Long Evening Waiting for SCOTUS
Last words: “But deliver us from evil. Amen.”
(For a compelling eyewitness account, read this.)
His execution was scheduled for 6 p.m. But 6 o’clock came and went. So did 7. There was an eerie lack of information, at least on Twitter and Google. Social media began reporting that Governor Rick Scott didn’t want to proceed until the U.S. Supreme Court ruled on Lambrix’s petitions. Then 8 o’clock. And 9.
Then just after 9 p.m., SCOTUS released the four orders denying Lambrix’s applications for stay of execution and his petitions for certiorari and habeas corpus. Justice Thomas had referred each to the full court. No dissent noted. (Orders here, here, here, and here.)
Lambrix was the second inmate executed since Hurst v. Florida. The first was Mark James Asay. Both brutally murdered more than one person. Neither had a unanimous jury recommend the death sentence. By my count, there are 9 others in a similar situation–their juries weren’t unanimous, their convictions were final before Ring v. Arizona, and the Florida Supreme Court has issued a post-Hurst opinion denying relief. [Our unofficial list: Gaskin, Bogle, Rodriguez, Marshall, Oats, Zakrzewski, Zack, Hitchcock, and V. Jones. Be warned: These opinions, as most death penalty cases do, contain vivid depictions of violence.]
Watching SCOTUS October 6 Conference
SCOTUSblog yesterday announced they’re watching the Truehill case going into SCOTUS’s October 6 conference. Unlike Lambrix, Asay, and the others just mentioned, Truehill had a unanimous jury recommend the death penalty. (Fla. Sup. Ct. opinion is here; warning, graphic.)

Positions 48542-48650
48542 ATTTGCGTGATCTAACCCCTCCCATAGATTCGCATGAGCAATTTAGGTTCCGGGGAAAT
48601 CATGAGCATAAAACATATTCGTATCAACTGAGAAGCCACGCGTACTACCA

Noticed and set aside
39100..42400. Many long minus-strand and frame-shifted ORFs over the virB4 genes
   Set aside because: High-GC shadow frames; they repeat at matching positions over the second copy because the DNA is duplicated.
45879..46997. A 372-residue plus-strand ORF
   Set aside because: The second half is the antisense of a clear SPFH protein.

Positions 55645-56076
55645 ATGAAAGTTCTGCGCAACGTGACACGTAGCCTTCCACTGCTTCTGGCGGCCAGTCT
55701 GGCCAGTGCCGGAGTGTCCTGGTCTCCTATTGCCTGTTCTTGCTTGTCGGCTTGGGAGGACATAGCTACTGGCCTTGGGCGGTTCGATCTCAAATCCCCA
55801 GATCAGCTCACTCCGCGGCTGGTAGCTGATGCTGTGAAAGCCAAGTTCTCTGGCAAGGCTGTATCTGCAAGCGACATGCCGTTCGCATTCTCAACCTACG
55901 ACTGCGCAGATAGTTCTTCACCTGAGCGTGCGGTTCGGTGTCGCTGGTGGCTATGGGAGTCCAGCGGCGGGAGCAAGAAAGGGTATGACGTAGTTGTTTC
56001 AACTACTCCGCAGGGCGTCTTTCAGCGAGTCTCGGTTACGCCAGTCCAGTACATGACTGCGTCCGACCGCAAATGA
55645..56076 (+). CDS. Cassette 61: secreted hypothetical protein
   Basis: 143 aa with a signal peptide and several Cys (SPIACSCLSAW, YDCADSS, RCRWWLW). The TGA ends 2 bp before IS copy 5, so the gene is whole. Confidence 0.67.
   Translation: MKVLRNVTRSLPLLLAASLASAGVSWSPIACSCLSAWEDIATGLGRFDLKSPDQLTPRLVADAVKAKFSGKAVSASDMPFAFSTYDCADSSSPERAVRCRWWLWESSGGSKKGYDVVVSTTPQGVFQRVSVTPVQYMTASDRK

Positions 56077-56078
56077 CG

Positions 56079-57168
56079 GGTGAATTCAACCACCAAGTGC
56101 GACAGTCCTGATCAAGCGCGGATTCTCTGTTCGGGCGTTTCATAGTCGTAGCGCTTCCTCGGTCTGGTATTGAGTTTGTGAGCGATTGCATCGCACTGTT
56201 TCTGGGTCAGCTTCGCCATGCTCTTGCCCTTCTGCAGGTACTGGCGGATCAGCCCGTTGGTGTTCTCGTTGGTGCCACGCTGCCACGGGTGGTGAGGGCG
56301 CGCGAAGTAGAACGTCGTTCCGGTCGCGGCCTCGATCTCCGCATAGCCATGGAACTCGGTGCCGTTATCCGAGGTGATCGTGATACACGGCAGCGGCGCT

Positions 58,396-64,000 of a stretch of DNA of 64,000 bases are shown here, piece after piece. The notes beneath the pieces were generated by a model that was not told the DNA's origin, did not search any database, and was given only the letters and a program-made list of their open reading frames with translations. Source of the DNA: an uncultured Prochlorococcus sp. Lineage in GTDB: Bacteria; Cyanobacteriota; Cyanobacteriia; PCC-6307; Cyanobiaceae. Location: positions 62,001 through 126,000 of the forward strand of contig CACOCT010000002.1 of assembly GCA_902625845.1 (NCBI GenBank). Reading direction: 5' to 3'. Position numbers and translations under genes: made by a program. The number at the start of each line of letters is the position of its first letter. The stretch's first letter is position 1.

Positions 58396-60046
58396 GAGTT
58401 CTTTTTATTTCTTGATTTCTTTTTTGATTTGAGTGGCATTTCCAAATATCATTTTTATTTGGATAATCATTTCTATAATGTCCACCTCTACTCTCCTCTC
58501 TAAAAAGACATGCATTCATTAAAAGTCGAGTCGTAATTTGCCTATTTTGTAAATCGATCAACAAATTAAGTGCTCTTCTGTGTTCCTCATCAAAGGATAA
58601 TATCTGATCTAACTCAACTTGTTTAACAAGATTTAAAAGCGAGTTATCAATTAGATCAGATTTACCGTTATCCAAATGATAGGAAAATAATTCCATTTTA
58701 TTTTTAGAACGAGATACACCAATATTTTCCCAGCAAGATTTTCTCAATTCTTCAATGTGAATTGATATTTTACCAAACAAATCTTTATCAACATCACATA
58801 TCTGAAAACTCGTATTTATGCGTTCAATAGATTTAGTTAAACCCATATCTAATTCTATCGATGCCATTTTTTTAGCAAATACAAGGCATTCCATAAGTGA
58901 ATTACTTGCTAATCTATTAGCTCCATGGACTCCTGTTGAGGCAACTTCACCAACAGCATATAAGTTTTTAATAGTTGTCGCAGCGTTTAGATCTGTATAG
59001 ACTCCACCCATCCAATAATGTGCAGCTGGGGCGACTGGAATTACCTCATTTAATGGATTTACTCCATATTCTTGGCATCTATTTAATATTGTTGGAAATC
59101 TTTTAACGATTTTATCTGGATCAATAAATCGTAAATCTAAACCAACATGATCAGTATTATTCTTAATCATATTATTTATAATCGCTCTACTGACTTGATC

So why’s this a noteworthy SCOTUS petition? Because the Hurst rule is more nuanced than a simple unanimous/not unanimous test.
In a nutshell, Hurst requires that a unanimous jury make specific findings that the State proved the aggravating factors necessary for a death sentence, and that the aggravating factors outweigh the mitigating factors. (I know, legalese. We’ll translate in the series. For now, just trust me.)
Before Hurst, Florida law didn’t require the jury to do this. In fact, a judge could override the jury’s recommendation of life in prison and impose the death penalty him/herself after going through the factors from the bench. (That’s another aspect of Hurst that’ll be discussed in the series.) After Hurst, the Florida Supreme Court has said, in Truehill’s and other cases, that when the jury’s recommendation was 12-0, the fact that they didn’t make specific findings on the aggravating factors doesn’t really matter. It’s harmless error.
But don’t get the impression that the Florida Supreme Court was being flip or defiant about this. SCOTUS specifically left harmless error to the state court in Hurst v. Florida:
This Court normally leaves it to state courts to consider whether an error is harmless, and we see no reason to depart from that pattern here.” (p. 10)
Now Truehill is challenging that in his cert petition. We’ll see whether SCOTUS wants to “depart from that pattern” in Truehill’s case.
If they do, it could create a situation where inmates that had unanimous juries will get new sentencing hearings. Asay and Lambrix, whose juries weren’t unanimous, didn’t. Nor will they ever.